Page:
Constructive Criticism

Those whose protests we have hitherto been considering have not added to

their criticism of the mechanical theory any positive contribution of

their own, or at least they give nothing more than very slight hints

pointing towards a psychical theory. But there are others who have sought

to overcome the mechanical theory by gaining a deeper grasp of the nature

of "force" in general. Their attempts have been of various kinds, but

usually tend in one direction, which can perhaps be most precisely and

briefly indicated through Lloyd Morgan's views, as summed up, for

instance, in his essay on "Vitalism."(94) In the beginning of biological

text-books, we usually find (he says) a chapter on the nature of "force,"

but it is "like grace before meat"--without influence on quality or

digestion. Yet this problem must be cleared up before we can arrive at any

understanding of the whole subject. In all attempts at "reducing to

simpler terms," it must be borne in mind that "force" reveals its nature

in ever higher stages, of which every one is new. Even cohesion cannot be

reduced to terms of gravitation, nor the chemical affinities and molecular

forces to something more primitive. They are already something "outside

the recognised order of nature." In a still higher form force is expressed

in the processes of crystallisation. At the formation of the first crystal

there came into action a directing force of the same kind as the will of

the sculptor at the making of the Venus of Melos. This new element, which

intervenes every time, Lloyd Morgan regards, with Herbert Spencer

("Principles of Biology"), as "due to that ultimate reality which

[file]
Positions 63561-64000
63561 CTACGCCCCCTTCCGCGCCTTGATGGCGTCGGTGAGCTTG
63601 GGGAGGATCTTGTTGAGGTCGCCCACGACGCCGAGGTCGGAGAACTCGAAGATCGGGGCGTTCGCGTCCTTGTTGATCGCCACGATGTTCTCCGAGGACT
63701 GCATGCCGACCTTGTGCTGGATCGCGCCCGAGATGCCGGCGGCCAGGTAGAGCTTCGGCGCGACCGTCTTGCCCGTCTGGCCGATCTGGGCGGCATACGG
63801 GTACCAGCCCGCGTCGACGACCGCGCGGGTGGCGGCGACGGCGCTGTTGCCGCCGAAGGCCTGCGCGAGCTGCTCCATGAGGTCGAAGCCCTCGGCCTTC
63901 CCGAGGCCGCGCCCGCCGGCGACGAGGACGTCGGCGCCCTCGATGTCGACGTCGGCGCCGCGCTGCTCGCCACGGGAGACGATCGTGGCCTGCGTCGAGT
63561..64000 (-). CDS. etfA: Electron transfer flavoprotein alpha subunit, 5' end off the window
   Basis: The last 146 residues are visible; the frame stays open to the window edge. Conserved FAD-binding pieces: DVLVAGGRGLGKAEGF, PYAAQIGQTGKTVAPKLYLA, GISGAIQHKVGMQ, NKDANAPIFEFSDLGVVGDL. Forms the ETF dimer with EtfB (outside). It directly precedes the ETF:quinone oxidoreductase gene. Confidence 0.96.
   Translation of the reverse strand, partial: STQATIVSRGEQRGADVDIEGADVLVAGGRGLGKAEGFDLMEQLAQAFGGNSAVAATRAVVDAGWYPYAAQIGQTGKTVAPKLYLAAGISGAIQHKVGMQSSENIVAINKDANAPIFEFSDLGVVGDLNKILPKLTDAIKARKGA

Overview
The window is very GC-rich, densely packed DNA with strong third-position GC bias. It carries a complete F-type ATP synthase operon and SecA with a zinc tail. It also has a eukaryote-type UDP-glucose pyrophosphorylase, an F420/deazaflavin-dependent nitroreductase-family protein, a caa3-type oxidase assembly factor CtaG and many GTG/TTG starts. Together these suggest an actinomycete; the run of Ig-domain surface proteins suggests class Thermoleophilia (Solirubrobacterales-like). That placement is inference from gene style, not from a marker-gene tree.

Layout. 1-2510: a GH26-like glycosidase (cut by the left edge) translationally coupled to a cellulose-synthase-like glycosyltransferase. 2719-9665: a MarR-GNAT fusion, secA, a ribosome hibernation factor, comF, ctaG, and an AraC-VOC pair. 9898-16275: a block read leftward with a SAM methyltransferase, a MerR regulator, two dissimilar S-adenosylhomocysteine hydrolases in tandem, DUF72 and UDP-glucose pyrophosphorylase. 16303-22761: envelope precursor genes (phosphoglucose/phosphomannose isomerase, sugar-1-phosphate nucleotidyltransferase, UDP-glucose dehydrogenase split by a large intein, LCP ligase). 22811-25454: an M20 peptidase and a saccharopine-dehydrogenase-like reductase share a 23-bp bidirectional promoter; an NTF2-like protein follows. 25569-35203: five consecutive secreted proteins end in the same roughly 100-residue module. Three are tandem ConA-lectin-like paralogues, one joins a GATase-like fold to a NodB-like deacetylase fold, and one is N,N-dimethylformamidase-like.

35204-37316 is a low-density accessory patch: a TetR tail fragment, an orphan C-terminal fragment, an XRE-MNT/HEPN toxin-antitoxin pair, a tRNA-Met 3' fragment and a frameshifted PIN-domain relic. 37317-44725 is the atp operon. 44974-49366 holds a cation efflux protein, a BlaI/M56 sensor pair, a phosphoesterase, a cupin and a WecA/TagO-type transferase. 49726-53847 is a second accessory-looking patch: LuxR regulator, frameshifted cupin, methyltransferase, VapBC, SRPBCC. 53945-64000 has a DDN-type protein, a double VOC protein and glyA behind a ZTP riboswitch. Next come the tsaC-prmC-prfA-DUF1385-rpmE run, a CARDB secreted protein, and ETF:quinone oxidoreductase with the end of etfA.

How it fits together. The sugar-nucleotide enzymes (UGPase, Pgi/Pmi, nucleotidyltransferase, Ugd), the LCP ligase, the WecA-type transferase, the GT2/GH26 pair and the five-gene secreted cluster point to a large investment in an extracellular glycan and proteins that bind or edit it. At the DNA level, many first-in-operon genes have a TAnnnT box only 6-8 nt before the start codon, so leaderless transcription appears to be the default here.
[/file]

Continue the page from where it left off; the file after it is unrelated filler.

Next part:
underlies this manifestation, as it underlies all other manifestations."

There can be no "understanding" in the sense of "getting behind things":

even the actions of "brute matter" cannot be "understood." The play of

chance not only does not explain the living; it does not even explain the

not-living. But life in particular can neither be brought into the cell

from without, nor be explained as simply "emerging from the co-operation

of the components of the protoplasm," and it is "in its essence not to be

conceived in physico-chemical terms," but represents "new modes of

activity in the noumenal cause," which, just because it is noumenal, is

beyond our grasp. For only phenomena are "accessible to thought."

Among the biologists who concern themselves with deeper considerations,

Oscar Hertwig,(95) the Director of the Anatomical Institute at Berlin, has

expressed ideas similar to those we have been discussing, little as this

may seem to be the case at first sight. He desires to oust the ordinary

mechanism, so to speak, by replacing it by a mechanism of a higher order,

and in making the attempt he examines and deepens the traditional ideas of

causality and "force," and defines the right and wrong of the

quantitative-mathematical interpretation of nature in general, and of

mechanics in particular. He follows confessedly in Lotze's path, not so

much in regard to that thinker's insistence upon the association of the

causal and the teleological modes of interpretation, as in modifying the

idea of causality. O. Hertwig puts forward his own theories with special

reference to those of W. Roux, the founder of the new "Science of the

Future"--the mechanical, and therefore only scientific theory of

development, which no longer only describes, but understands and causally

explains phenomena ("Archiv fuer Entwicklungsmechanik"). There are two

kinds of mechanism (Hertwig says): that in the higher philosophical sense,

and that in the purely physical sense. The former declares that all

phenomena are connected by a guiding thread of causal connection and can